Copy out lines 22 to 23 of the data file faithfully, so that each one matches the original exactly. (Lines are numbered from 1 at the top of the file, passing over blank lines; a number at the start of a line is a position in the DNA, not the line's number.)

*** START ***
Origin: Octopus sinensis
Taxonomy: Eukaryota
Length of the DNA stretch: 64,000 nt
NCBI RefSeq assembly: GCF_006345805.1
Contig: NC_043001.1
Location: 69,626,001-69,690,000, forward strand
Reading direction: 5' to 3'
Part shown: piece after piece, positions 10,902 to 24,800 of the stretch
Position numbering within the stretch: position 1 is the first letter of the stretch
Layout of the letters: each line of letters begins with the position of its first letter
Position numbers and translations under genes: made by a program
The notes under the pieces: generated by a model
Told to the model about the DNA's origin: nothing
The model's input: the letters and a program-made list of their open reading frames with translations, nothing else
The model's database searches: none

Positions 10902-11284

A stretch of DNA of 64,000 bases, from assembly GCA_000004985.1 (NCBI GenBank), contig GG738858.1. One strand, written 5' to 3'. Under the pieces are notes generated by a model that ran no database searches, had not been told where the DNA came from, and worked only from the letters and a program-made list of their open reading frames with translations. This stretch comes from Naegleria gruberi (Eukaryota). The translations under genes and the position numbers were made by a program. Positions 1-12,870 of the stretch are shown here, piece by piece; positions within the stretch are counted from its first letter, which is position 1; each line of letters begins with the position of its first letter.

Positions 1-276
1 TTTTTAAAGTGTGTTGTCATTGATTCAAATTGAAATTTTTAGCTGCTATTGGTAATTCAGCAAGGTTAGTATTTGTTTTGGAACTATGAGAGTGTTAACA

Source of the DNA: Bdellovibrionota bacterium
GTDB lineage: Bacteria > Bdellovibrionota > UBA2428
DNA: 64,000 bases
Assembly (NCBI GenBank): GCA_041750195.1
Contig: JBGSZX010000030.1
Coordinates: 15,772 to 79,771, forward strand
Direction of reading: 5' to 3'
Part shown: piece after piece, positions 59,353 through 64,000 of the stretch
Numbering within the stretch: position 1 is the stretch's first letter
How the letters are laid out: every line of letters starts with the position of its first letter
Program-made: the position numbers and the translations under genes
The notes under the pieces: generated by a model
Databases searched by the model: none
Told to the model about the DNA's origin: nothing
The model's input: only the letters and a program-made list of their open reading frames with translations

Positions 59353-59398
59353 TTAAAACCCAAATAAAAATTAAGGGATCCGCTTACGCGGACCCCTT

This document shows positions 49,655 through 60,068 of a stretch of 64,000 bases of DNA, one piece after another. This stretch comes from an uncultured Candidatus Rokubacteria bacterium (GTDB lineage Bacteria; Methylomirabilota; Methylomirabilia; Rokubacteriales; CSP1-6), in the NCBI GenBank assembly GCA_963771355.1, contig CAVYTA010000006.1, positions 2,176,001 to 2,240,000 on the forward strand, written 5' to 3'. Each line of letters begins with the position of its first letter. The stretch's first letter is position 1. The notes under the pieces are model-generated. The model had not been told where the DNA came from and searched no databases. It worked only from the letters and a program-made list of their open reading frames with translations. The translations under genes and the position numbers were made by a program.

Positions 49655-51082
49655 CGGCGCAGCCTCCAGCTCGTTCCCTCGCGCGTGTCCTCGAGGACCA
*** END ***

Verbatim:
DNA: 64,000 bases
Assembly (NCBI GenBank): GCA_041750195.1